COVID, Colonoscopies, and Certainty
OK, just “follow the science.” What the hell does that mean? Philosophers of science know that scientific knowledge is value-laden. We decide what to study, how to study it, and then how to analyze results and draw inferences based on our prior beliefs that something is worth studying and that certain study designs are preferable to others. These judgments are never purely methodological. Furthermore, science, by its very nature, is constantly changing, both in its methods and in the results generated by those methods. The essence of science is to question received wisdom, to attack dogma, to churn.
Through the pandemic, there have been debates about the science behind immunizations, masking, quarantine, and treatment. Such debates focus on COVID but they are not unique to COVID. They are the essence of any situation in which strong scientific research is trying to find valid answers to tough questions. Good new studies ought to lead to questions what we once thought we knew. Policy makers inevitably claim to be more certain than the science allows.
To put the COVID debates in perspective, we could look at debates about cancer screening. There we find constantly changing recommendations about PSA for prostate cancer, mammography for breast cancer, and now, about screening colonoscopies for colorectal cancer.
A recent study evaluated the efficacy of such colonoscopies. Researchers enrolled nearly 100,000 patients. Some were offered colonoscopy screening. Others weren’t. Of those we were offered it, fewer than half accepted the offer and got a colonoscopy. The analysis looked at whether more cancers were found and more lives saved in the group that was offered colonoscopy.
As with COVID studies, the results can be sliced and diced. Fewer people in the group that was offered screening were ultimately diagnosed with colorectal cancer than in the other group. This primary finding was touted in the published paper. The authors concluded that being offered just one colonoscopy screening led to an 18% reduction in the risk of getting colorectal cancer over the next ten years. But that isn’t the end of the story. In addition to looking at cancer diagnoses, they looked at survival. Neither all-cause mortality nor mortality from colorectal cancer differed between the two groups was not significantly different. Screening did not save lives.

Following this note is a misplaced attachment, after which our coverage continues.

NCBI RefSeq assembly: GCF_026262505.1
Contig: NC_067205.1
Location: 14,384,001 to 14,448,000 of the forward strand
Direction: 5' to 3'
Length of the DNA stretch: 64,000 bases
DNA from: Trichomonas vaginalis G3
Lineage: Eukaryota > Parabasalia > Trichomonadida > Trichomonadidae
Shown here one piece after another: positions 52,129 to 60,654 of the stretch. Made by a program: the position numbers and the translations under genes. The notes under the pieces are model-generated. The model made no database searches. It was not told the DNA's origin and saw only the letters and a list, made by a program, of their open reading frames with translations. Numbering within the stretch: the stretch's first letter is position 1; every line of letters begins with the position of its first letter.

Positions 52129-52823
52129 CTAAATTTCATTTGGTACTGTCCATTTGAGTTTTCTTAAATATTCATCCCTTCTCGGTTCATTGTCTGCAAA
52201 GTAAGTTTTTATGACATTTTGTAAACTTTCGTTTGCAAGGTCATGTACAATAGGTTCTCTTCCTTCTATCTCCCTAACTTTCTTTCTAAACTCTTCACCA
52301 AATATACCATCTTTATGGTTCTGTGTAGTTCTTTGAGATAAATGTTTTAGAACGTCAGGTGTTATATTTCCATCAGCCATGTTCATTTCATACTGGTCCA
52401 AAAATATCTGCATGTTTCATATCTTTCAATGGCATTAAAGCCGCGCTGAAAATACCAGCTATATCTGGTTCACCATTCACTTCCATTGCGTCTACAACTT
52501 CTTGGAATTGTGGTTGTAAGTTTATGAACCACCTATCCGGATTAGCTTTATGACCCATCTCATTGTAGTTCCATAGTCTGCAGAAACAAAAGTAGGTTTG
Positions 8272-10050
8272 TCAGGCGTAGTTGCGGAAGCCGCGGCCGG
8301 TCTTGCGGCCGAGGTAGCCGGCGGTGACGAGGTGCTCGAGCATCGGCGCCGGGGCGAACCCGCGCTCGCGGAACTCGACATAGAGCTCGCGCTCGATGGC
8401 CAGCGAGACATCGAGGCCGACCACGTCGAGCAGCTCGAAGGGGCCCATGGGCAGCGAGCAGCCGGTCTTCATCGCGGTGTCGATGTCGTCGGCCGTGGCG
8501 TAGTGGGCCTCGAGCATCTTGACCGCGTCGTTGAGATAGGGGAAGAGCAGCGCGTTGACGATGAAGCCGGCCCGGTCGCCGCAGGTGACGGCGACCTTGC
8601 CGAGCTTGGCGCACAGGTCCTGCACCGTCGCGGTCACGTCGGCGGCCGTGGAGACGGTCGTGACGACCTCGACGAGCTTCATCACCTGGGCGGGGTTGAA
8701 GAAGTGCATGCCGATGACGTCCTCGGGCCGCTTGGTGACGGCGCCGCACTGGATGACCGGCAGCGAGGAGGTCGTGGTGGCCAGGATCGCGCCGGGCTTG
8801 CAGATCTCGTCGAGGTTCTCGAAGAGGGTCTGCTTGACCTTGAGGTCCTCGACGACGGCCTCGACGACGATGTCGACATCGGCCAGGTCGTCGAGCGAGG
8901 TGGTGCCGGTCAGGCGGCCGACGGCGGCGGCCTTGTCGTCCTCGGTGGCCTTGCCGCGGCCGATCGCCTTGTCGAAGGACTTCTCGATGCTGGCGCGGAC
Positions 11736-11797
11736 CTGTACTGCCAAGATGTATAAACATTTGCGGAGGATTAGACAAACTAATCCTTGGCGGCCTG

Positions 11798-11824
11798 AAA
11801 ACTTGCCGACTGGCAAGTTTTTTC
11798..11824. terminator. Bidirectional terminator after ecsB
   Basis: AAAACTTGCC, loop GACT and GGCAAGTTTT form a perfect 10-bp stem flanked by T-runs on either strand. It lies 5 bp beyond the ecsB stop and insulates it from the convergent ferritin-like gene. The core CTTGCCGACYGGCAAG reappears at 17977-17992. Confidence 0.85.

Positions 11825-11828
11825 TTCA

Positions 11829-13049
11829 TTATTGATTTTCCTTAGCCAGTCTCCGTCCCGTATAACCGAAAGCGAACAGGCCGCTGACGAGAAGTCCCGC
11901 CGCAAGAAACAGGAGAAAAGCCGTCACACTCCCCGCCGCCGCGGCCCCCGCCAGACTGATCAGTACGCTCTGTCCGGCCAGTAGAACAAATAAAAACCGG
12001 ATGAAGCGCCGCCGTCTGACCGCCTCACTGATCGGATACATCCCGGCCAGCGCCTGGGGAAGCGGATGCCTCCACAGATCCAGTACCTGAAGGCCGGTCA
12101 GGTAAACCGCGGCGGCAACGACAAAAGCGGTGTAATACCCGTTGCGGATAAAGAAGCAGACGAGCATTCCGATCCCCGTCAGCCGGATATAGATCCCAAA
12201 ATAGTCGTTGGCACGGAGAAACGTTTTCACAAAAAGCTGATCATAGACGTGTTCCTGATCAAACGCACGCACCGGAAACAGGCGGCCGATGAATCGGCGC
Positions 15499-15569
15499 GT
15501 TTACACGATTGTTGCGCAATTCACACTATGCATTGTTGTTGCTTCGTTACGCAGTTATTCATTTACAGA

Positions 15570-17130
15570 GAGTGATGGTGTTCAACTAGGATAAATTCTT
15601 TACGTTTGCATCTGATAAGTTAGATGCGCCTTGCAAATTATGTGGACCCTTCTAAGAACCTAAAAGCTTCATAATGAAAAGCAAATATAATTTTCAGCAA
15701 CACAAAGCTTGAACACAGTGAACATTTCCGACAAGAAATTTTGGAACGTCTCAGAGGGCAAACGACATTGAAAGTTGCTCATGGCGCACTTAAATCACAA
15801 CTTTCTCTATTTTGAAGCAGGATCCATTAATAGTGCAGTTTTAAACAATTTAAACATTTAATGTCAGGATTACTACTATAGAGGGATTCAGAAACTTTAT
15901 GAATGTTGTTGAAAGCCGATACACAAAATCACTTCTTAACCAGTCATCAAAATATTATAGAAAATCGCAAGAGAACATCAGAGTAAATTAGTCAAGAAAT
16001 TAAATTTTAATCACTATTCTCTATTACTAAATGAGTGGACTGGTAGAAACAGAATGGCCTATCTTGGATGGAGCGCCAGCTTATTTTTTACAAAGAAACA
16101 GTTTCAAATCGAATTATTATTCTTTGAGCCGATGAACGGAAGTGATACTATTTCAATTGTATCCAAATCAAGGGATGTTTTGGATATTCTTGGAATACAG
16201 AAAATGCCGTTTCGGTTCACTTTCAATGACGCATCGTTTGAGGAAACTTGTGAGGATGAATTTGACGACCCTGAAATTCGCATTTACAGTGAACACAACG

Experts were surprised and disappointed. Some continue to believe that the test is useful. Adam Cifu, a practicing internist, commented, “Am I going to stop recommending this? No way. I’ve had patients die of colon cancer.” Old beliefs die hard. Vinay Prasad, on the other hand, suggested that we should stop using this test and, instead, use other screening tests for colon cancer. You can watch a fascinating debate about the topic here. So should we stop doing routine colonoscopies. Instead of following the science, perhaps we should follow the money.
What does it have to do with COVID? There, too, experts and others disagree about the best approach to both prevention and treatment. There, too, there is debate about which endpoints are most important. With COVID, the results are almost the opposite of those found in colon cancer. Immunization may not decrease the number of people who get infected but it does decrease the percentage of infected people who are hospitalized and who die. But the choice of endpoints is not, in itself, scientific. All are valuable. Following the science gives us data. It doesn’t tell us how to interpret that data.